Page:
Saturday, 12 May 2018
Cannes 2018 - Los Silencios by Beatriz Seigner
Having fled the Colombian conflict, in which her husband was killed, Amparo (Marleyda Soto) moves to La Isla de la Fantasia at the border of Brazil, Colombia and Peru with her two children to start a new life. They soon discover that the spirits of the dead roam around freely in their new surroundings.
There has recently been an epidemic of films that "do" social with no lightness of touch or cinema in them, in which a heavy subject blackmails its audience (and festivals' jury members). No such thing in Los Silencios. This is no social or ethnic tourism, and there is a refreshing lightness of touch despite the subject. Yet we immediately feel invested in the life of the family, their daily struggles, some small but significant, such as when Amparo who, upon registering her son at a new school, finds herself unable to afford the compulsory school uniform Neither her of the film wallow in self-pity, the film approaching these scenes with great dignity.
Amparo encounters various levels of help and warmth with the people in her new life, from an unsympathetic shop assistant and a greedy lawyer to an understanding new boss, whom she manages to convince to give her a very physical job usually reserved for men. None of them ever comes across like a caricature or a plot device however, they all feel very real (indeed many actors are non-professionals and local residents), at all levels of the social spectrum.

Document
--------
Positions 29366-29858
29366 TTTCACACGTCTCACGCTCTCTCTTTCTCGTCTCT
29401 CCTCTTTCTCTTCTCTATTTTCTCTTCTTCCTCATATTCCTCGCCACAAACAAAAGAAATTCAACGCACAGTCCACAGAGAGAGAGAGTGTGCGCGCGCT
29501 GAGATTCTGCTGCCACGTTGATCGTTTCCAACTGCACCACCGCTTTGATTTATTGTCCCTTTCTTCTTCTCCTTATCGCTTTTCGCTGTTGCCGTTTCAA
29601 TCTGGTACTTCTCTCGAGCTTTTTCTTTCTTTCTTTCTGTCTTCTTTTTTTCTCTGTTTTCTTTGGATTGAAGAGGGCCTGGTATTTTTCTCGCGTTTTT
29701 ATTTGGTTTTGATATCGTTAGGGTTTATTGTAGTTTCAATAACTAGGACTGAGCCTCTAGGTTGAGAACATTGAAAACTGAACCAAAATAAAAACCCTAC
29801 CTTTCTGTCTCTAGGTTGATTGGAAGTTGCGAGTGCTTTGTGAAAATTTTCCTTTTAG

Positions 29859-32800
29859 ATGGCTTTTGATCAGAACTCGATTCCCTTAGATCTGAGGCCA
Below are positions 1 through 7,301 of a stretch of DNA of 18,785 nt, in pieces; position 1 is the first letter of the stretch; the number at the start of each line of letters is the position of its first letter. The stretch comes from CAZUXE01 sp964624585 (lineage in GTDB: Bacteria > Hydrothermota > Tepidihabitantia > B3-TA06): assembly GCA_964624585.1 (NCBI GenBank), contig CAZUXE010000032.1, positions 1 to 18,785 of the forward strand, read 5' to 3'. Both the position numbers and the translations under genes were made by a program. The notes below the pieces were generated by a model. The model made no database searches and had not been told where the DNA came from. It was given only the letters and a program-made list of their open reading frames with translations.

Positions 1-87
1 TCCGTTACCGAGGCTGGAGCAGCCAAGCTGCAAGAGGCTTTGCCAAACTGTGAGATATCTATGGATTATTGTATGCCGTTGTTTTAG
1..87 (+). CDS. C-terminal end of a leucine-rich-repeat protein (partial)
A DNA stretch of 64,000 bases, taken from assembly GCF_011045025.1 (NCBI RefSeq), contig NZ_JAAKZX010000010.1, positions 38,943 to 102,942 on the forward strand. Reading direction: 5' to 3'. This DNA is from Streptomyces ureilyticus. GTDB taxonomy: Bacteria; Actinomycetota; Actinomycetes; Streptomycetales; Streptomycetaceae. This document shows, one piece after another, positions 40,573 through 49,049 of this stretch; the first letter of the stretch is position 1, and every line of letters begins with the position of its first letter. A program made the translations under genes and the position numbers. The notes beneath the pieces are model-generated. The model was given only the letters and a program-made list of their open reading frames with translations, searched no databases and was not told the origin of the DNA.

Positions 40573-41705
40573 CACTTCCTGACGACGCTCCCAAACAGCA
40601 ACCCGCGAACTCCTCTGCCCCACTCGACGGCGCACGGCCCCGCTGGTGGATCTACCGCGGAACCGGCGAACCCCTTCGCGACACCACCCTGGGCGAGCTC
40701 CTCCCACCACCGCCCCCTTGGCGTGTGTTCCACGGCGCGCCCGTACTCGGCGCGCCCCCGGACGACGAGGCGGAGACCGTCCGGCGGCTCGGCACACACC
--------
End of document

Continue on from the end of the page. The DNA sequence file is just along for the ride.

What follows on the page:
Yet, while the past violence is always in their minds and in the film's shadow, Beatriz Seigner balances their tough everyday life with a languid gentleness. The location the film was shot in certainly is not a pretty setting, yet she achieves a meditative and contemplative quality, especially with some quieter and atmospheric scenes at night (the soundscape is particularly impressive), that never feel exotic for the sake of it, but again makes the film feel very lived-in.
Beatriz Seigner as a director is very open to foreign cultures, she has travelled a lot, her first film, Bollywood, was set in India, and this shows. She picked a location that is at the border of three different countries, and her film is at the crossroads of some very different influences from around the world.
The introduction of the supernatural among social realism is beautifully handled. Comparisons with Apichatpong Weerasethakul will be inevitable, and understandable, in fact the director name checks him in the press kit, alongside Tsai Ming-liang and Jia Zhangke, but the Brazilian director very much has her own style. While the Thai director tend to veer towards abstractness, and more recently, a strong political undercurrent, Beatriz Seigner, while infusing her film with an equally committed political message, is more interested in the individual lives of people and their struggles. Ghosts enter the frame and freely walk among the living like a memory that suddenly reappears, and even interact with them in all simplicity. There is a particularly affecting scene in which Amparo is seen lost in her thoughts when all of the sudden her dead husband approaches for a fleeting hug before leaving once again.
The film slowly builds up towards a mighty emotional pay-off, once that is fully earned yet, again, handled with just the right level of restraint, with a couple of quietly unforgettable shots.
Los Silencios is a beautiful tale of physical and spiritual transience, and Beatriz Seigner is an exciting new voice in world cinema.
Review by Laurent de Alberti
Star rating: ★★★★★
Los Silencios. Brazil/France/Colombia 2018. Directed by Beatriz Seigner. Starring Marleyda Soto, Enrique Diaz...